Over the past couple of years, the zero waste movement has shot up in popularity, inspiring millions of people to take a closer look at how much stuff they’re throwing away. Not only are people are talking about it on social media, but mainstream news channels have picked up on it too, bringing the message to a greater amount of people. Even big businesses have been influenced and are offering more sustainable options to customers like bulk bins, plastic-free produce, and selling reusable grocery bags.
This is obviously a good thing, right? Well, yes and no. Of course anything that encourages people to cut down on plastic, recycle more, and seek out less wasteful alternatives when possible is going to have a positive impact. But is basing an entire movement off of a phrase that is unattainable and misleading and therefore inaccurately represents the goal of the movement really the best way to encourage more people to join?
It’s easy for people to assume, based on the label, that zero waste is about producing no waste at all, and get scared away because they don’t feel like they could ever produce zero waste. And they’re completely right. It is not possible to produce no waste, or to have no negative impact on this earth. Even the people who can fit their trash for a year into one little mason jar… still have trash and still contribute to waste aside from that physical trash.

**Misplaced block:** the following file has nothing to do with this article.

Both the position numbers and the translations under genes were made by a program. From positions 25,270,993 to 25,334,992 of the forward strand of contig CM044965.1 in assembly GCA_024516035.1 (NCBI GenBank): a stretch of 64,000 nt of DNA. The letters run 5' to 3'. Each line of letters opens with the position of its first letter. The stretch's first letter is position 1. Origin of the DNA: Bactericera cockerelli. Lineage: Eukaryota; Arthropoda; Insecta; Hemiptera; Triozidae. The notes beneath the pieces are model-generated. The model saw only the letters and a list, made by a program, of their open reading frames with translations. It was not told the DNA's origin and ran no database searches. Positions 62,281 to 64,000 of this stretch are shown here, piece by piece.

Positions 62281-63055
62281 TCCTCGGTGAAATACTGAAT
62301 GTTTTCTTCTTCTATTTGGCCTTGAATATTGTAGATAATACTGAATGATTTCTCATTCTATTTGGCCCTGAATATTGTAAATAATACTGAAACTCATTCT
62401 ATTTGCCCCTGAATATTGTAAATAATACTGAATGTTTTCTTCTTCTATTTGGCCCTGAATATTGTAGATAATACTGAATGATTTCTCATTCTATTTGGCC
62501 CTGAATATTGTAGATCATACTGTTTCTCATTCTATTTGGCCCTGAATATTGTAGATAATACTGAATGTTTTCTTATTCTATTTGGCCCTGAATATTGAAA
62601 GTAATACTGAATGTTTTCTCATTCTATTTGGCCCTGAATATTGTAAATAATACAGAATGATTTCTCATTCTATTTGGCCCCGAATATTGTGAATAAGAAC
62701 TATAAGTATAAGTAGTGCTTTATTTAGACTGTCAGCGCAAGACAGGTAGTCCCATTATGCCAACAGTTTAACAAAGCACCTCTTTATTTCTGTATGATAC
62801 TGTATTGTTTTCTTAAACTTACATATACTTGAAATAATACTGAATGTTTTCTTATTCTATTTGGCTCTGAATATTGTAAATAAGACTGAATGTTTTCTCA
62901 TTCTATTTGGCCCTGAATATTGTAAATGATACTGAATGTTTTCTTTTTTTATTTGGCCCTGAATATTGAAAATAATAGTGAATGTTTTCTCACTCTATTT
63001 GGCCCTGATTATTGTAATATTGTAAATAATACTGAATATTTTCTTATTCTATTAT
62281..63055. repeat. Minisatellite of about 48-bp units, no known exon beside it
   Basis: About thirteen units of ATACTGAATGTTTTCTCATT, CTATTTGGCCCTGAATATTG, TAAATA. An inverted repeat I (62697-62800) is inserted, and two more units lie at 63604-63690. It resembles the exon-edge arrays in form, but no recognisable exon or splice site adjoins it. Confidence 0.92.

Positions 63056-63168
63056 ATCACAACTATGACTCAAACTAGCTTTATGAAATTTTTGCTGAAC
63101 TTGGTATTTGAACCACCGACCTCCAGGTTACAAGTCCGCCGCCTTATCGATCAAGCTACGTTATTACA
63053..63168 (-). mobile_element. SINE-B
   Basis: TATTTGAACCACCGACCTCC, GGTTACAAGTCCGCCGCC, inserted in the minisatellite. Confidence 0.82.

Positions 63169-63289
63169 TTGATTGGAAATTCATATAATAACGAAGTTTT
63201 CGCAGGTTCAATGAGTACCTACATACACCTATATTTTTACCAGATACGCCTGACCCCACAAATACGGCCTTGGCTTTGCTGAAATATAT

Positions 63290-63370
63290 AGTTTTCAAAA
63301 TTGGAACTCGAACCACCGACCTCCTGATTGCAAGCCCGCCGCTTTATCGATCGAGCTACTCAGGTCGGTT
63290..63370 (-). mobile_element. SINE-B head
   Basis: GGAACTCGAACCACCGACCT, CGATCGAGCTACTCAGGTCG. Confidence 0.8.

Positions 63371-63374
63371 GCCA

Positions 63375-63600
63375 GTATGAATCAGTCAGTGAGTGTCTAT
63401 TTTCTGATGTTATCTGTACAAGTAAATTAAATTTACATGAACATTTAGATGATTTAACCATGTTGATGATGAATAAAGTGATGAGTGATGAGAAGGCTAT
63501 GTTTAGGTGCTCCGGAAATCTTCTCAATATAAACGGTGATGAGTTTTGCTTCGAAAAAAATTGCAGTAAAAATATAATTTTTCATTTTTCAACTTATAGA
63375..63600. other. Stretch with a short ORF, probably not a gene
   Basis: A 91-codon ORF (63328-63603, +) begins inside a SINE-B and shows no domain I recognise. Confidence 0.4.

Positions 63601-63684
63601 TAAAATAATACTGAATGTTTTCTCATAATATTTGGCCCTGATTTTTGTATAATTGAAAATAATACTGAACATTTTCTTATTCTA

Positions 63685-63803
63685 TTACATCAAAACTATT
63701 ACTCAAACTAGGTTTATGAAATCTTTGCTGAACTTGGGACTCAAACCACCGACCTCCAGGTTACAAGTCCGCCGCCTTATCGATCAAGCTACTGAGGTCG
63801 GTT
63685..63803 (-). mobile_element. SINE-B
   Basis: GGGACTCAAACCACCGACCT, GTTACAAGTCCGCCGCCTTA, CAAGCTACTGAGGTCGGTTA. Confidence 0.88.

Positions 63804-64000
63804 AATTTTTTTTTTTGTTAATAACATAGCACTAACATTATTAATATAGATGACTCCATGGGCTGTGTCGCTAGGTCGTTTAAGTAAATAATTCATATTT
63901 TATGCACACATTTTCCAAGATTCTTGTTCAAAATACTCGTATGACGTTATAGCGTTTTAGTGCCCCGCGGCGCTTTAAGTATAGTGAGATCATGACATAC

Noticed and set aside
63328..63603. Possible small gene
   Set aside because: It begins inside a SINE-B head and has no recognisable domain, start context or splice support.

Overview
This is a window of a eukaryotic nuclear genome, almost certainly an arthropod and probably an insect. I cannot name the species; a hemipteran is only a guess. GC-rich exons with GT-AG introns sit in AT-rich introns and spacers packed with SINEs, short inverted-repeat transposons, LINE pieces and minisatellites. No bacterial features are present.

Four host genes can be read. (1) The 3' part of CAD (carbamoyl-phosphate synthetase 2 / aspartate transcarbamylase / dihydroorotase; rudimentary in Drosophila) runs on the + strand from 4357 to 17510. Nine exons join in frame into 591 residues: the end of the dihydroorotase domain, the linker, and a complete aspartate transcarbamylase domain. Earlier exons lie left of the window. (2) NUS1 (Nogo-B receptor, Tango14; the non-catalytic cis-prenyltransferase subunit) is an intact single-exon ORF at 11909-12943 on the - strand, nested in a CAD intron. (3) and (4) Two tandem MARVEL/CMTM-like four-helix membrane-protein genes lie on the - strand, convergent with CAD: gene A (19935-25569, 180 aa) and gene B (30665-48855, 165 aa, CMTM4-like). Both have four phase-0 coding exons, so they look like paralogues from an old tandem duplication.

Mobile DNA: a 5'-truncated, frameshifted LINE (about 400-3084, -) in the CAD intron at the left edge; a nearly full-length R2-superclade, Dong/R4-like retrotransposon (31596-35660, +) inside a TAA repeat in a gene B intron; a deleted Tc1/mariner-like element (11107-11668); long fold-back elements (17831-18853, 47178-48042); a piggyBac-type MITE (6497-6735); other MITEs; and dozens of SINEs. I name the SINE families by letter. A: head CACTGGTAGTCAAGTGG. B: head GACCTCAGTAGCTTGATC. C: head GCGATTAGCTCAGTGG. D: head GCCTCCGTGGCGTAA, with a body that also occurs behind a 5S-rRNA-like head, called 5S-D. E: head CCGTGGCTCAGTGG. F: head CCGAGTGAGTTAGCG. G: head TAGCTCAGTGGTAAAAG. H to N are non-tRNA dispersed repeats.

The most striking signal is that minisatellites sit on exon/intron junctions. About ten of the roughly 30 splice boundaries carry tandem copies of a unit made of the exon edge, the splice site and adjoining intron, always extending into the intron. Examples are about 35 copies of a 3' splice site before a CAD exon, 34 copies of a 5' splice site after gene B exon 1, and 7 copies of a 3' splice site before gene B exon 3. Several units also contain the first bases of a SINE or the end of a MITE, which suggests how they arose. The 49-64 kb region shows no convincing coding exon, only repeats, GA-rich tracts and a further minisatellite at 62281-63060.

When we think of our impact as simply how much stuff we throw away, we’re ignoring the reality that we don’t see most of the waste we contribute to. You can buy all your food at bulk stores, DIY all your cleaning, beauty, and hygiene products, and only buy other things second hand, and you’ll still be contributing to tons of waste each year.
We don’t often think about the resources that go into making the things we buy. Food, clothes, electronics, furniture, vehicles, even our handy little eco-friendly products. Most of them are made in factories.. that produce waste.. and pollute the air with fossil fuel emissions.. and pollute waterways as well. Machines that transport goods around the factories may run on diesel fuel. Sometimes the items are wrapped in large quantities in plastic that you’ll never see. And that’s all before they’re even being shipped out.